Mastering Circumstances

lemonade-e-juiceERP implementations can lead you into seemingly insurmountable circumstances.  By mastering these circumstances, you can overcome any roadblock to success.  The truth is that when life gives you lemons, you make lemonade.

The typical expectation of the ERP client is to set a go-live date and budget to meet at all costs.  Quite appropriately, ERP implementation projects are functions of time and money.  However, objectives are not as easily encapsulated because they are a function of circumstance and capacity.

Circumstances have to be considered before you can set an achievable goal.  Configuring the software is the smallest task of the ERP implementation project.  The biggest and most important task is to educate and indoctrinate the users.  Even if the system is configured properly, it will not be a success if users don’t know how to use it, or don’t want to use it.  Implementing a barcode scanning solution in the warehouse seems like a simple enough task, but if inventory is already inaccurate, disorganized, and no formalized processes exist, you need to organize the warehouse and (more importantly) the employees before introducing a system that can be successful.

Capacity is also a critically under-appreciated aspect of implementing ERP.  Process owners and users have to learn and build confidence in the new system.  In order to do so, they need to devote time out of their daily routine to devote to this process.  However, beyond the time commitment also comes the employee’s capacity to learn and adapt.  Simply devoting time to training on the system does not guarantee comprehension or ownership.  Employee training process has to be tracked and confirmed in order to achieve true success in implementation.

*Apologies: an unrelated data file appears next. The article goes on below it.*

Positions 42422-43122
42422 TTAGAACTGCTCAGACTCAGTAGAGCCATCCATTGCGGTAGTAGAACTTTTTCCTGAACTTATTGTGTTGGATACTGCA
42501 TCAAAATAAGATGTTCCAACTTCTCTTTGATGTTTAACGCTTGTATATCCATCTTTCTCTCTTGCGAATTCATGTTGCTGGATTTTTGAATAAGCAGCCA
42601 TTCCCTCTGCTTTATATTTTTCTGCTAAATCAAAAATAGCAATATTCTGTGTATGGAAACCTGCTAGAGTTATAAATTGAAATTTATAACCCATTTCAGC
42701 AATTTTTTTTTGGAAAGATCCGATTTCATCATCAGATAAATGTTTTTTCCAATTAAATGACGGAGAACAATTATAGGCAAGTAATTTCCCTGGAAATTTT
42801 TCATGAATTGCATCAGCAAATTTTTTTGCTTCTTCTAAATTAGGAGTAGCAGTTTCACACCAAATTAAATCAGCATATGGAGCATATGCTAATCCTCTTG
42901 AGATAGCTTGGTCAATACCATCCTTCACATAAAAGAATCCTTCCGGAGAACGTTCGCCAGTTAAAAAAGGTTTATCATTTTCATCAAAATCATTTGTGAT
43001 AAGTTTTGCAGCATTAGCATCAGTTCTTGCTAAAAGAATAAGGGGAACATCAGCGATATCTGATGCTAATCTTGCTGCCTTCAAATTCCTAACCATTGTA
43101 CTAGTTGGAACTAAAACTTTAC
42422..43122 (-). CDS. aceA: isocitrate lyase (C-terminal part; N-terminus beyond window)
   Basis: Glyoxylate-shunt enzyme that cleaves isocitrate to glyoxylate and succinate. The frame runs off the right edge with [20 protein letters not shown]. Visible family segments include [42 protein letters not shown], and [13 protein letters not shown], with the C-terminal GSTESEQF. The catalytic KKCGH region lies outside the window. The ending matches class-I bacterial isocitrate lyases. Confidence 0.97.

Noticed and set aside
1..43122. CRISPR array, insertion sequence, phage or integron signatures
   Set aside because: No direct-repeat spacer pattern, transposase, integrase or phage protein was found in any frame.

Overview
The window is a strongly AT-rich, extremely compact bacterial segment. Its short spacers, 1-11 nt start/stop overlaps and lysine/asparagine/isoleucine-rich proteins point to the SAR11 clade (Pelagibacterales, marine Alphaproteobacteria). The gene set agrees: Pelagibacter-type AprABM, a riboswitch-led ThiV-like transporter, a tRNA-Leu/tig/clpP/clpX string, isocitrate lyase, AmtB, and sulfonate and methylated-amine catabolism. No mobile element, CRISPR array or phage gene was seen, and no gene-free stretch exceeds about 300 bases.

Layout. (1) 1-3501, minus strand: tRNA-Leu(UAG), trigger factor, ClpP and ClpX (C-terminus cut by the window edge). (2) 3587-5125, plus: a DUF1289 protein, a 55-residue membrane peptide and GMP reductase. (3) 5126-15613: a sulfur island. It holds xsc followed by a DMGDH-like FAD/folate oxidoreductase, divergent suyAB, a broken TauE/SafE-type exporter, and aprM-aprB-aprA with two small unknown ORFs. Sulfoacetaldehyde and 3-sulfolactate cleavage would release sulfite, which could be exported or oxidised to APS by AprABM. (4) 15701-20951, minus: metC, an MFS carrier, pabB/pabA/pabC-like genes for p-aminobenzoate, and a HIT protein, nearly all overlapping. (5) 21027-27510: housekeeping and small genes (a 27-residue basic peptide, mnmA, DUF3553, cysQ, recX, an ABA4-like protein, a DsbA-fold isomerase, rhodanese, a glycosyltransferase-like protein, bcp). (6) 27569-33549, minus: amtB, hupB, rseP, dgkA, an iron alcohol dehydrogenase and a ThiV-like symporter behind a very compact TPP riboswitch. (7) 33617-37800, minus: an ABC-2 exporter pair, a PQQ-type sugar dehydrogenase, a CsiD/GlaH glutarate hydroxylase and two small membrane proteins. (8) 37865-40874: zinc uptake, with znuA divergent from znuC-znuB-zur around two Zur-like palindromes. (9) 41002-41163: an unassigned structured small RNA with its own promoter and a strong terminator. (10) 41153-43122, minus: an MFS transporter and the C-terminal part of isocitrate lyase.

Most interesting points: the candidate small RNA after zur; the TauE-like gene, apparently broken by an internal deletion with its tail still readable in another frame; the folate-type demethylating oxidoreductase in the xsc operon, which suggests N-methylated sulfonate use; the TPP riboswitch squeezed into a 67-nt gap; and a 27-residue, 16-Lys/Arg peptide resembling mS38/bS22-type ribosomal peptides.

Unfortunately, circumstances and capacity have a critical, yet intangible affect on the success of the project.  After planning carefully and meeting all of your milestones, you may still find that achieving the go-live date and budget are not possible.  Systems are only as valuable as the operators using them.  Your design has to adapt to the foundation the system is built on: your employees.

Given this uncertainty, the reflex reaction is to throw in the towel.  Avoid putting time and money into an uncertain investment.  Instead, I would encourage you to consider altering your expectations for success.  Perhaps you won’t be able to successfully implement a barcode scanning system in your warehouse.  But you may be able to achieve a warehouse reorganization, organized processes, and inventory accuracy without barcode scanning.  This will set the foundation for you to have success with barcode scanning further down the road.

Recognizing your circumstances and capacity are critical first steps to setting achievable objectives and operational success.

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